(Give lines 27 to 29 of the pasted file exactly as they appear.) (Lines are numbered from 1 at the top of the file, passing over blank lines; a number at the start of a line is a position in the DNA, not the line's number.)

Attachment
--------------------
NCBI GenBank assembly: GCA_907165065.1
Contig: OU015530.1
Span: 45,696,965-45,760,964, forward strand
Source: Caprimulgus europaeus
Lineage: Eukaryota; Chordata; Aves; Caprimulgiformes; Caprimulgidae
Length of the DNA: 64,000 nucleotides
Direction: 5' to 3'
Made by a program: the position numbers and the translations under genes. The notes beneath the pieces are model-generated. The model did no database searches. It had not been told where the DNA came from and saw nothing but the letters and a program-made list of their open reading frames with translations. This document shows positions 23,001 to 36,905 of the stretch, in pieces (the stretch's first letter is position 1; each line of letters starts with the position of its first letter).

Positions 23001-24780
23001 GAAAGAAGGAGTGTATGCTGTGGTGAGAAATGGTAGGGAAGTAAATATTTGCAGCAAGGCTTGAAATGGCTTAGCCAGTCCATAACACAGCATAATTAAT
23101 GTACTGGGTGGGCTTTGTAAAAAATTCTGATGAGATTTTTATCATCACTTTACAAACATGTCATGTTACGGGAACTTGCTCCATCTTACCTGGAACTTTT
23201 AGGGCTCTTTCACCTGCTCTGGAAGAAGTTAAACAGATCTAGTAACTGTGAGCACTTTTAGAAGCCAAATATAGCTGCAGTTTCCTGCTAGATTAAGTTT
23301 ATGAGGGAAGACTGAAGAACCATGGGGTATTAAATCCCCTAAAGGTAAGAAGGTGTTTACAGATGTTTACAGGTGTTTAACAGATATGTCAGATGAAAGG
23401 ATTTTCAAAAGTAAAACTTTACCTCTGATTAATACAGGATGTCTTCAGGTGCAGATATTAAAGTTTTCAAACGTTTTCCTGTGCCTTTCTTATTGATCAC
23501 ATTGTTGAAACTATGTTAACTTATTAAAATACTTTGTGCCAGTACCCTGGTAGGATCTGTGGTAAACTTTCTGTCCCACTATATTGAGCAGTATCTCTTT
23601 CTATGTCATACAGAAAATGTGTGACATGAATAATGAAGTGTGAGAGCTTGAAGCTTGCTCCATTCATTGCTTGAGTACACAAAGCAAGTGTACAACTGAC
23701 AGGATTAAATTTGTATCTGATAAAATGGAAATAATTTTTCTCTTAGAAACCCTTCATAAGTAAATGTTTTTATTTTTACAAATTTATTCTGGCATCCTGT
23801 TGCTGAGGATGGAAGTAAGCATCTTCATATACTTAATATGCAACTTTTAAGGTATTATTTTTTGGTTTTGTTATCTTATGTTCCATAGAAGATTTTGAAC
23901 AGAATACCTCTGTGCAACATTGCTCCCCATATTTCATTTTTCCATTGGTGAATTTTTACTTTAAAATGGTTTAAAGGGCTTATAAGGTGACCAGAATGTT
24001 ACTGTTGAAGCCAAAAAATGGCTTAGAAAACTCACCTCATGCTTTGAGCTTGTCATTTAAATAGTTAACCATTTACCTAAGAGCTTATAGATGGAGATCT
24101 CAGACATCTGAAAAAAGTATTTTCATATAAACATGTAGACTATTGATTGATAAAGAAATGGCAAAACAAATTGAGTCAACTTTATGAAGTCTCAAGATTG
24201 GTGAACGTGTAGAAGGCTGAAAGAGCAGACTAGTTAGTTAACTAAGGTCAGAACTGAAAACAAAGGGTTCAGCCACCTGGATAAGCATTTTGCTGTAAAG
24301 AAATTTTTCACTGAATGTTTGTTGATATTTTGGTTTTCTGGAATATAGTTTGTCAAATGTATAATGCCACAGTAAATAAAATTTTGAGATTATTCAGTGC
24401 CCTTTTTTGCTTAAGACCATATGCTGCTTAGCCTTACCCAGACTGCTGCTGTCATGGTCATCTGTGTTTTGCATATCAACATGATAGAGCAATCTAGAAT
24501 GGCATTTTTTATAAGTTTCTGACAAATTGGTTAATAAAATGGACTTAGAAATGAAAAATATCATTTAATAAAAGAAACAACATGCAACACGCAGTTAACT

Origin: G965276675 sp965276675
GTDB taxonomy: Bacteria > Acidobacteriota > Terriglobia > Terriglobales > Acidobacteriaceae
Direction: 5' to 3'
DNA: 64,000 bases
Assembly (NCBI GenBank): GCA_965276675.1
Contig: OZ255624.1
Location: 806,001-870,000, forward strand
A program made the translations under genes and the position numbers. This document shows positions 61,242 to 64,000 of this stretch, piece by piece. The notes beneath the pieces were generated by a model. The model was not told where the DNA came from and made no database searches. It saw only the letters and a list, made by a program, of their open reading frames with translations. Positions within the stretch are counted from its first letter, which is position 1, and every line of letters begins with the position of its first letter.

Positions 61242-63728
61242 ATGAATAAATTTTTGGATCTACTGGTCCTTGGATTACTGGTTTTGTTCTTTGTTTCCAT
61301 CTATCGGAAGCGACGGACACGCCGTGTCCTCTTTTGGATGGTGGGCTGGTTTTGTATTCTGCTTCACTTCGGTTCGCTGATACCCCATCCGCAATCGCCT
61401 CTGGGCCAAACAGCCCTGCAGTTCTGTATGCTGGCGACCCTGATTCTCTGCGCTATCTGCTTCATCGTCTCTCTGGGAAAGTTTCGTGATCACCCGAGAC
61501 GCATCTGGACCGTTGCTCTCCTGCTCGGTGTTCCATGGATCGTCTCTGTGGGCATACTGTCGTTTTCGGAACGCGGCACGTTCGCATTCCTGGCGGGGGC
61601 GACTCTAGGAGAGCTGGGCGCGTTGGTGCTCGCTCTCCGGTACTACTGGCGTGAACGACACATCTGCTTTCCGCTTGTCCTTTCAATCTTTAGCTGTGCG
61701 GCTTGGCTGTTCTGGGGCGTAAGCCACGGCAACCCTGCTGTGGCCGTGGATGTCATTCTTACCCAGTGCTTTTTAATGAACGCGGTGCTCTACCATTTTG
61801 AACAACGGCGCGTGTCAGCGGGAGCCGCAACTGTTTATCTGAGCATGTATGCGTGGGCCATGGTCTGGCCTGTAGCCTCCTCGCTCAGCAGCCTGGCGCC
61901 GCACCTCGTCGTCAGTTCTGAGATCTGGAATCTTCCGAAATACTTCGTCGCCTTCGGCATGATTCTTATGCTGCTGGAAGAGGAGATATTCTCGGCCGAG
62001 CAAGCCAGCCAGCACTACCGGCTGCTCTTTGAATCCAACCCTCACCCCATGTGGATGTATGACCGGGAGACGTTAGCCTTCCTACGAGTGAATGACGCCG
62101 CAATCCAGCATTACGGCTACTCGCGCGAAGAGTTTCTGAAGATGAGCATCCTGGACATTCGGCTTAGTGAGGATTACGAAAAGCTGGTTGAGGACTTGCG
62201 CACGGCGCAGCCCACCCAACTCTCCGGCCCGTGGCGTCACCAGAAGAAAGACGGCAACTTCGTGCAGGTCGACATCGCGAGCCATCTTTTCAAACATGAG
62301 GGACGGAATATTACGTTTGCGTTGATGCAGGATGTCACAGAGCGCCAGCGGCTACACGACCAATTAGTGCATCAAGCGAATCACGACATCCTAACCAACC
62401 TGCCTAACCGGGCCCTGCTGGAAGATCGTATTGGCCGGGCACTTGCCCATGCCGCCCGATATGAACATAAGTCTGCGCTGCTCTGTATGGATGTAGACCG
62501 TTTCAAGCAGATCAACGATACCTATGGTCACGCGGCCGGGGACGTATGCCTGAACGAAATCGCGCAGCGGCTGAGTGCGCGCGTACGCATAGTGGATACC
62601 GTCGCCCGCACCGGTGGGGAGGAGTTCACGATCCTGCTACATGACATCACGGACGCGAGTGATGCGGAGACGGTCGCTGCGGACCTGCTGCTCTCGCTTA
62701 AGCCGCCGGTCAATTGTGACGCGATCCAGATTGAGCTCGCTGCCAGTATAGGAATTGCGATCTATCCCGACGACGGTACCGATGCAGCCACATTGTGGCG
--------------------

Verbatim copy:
GTDB taxonomy: Bacteria > Acidobacteriota > Terriglobia > Terriglobales > Acidobacteriaceae
Direction: 5' to 3'
DNA: 64,000 bases